2. davisite4

          “Drastic” is a 200 acre peripheral business park (far larger than anything currently in Davis), prime farmland lost, open space lost, with thousands of new employees in Davis, with the increased traffic, pressure for increased housing, increased rental and housing costs (pricing out those who are not in tech, as has happened in San Francisco) — all of which might be worth it if we’d been given some reason to think that all of these negatives would be outweighed by positives.  But that case has not been made.  We’ve only been given pie in the sky.

          “Urgency dissipates” is because instead of Schilling growing and needing more space now, now, now (as proponents of the peripheral business park had said) — we learn that Schilling is having layoffs.  If the layoffs doesn’t mean less urgency, I’d like to hear the argument why not (thus, my repeated requests for the Vanguard to cover this topic).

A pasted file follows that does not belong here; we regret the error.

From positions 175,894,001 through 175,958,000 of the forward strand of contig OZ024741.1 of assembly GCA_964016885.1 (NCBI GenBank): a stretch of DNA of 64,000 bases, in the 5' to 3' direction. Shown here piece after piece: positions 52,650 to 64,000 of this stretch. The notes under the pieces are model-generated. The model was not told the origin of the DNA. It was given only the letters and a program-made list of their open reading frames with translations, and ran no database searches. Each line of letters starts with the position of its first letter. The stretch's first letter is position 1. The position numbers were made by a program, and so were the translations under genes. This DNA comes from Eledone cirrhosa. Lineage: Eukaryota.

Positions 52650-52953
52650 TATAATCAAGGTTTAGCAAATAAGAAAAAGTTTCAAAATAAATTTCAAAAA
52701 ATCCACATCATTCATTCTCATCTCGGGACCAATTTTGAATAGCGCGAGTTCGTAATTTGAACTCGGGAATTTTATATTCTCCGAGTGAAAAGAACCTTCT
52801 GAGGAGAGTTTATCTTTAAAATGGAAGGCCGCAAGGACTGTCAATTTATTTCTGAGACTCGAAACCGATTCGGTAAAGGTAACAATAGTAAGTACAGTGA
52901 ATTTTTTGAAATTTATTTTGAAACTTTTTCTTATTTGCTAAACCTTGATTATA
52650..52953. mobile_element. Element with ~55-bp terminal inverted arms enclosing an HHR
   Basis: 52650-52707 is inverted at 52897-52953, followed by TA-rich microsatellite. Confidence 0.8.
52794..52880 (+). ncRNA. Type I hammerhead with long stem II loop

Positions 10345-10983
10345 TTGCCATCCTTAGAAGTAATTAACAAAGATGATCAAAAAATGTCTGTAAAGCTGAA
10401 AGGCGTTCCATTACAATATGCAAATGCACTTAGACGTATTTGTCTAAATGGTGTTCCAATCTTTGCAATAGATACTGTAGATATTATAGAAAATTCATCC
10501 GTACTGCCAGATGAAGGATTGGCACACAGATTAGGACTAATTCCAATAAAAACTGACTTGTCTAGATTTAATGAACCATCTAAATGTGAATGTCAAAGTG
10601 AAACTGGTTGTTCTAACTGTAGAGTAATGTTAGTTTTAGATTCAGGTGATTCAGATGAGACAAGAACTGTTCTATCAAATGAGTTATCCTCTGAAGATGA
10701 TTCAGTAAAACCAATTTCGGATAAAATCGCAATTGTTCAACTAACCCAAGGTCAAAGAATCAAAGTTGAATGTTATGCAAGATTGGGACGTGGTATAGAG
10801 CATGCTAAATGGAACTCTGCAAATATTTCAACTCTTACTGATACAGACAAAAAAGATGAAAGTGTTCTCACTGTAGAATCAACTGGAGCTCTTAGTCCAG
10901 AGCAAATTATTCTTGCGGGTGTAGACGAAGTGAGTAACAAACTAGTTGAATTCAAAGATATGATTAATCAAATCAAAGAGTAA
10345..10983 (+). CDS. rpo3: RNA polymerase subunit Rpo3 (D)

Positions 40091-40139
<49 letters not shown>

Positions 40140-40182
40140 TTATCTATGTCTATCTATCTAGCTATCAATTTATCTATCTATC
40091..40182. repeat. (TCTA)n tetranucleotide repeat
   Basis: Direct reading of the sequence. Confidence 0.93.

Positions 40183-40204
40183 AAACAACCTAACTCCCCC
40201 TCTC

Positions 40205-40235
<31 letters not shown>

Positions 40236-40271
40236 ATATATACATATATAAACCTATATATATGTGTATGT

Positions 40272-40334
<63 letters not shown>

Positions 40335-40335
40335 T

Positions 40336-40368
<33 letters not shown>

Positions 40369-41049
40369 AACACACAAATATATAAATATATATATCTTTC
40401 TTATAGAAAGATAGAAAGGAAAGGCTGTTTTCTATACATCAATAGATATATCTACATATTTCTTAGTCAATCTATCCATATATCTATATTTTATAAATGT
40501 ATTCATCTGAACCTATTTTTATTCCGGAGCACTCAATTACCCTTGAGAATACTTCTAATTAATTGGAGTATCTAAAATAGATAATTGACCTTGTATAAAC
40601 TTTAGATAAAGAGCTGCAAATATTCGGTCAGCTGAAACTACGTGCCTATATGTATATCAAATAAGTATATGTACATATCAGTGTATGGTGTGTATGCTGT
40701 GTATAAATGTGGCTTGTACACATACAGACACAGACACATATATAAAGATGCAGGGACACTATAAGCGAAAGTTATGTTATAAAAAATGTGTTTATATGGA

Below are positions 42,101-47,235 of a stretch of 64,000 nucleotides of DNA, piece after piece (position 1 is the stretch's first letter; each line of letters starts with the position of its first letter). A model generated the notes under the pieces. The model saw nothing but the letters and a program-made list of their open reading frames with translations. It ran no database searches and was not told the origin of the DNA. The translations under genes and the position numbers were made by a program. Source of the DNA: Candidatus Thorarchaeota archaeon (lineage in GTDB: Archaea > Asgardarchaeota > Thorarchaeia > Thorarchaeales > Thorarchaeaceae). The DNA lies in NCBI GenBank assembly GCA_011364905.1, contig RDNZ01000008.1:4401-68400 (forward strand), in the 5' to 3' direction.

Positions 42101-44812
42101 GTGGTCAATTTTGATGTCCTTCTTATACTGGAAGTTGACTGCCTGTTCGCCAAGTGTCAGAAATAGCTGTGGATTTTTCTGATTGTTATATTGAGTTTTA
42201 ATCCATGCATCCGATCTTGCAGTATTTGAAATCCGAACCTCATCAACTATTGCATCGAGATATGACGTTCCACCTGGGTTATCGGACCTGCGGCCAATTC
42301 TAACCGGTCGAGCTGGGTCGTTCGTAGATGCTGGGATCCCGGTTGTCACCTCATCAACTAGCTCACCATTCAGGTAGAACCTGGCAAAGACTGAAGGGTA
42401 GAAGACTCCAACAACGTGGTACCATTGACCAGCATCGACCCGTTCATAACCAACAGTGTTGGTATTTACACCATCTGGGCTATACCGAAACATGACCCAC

“Completely ignoring history”: The recent bust actually hit Davis much less hard (e.g., many fewer foreclosures) than the rest of the country.  That has a lot to do with the university, which was hit by the bad economy but not to the same extent.  In contrast, most other industries crashed when tech crashed. And we’re talking about putting tech in the peripheral business parks.  Fill in the blanks.  We’re not paying attention to history.  Tech parks will not help us ride out the next bust.  They’ll just give us a big empty 200 acre ghost town on the edge of Davis.  We’d be better off with diverse, smaller scale infill projects, as suggested by James Zanetto and Judy Corbett.

        3. Davis Progressive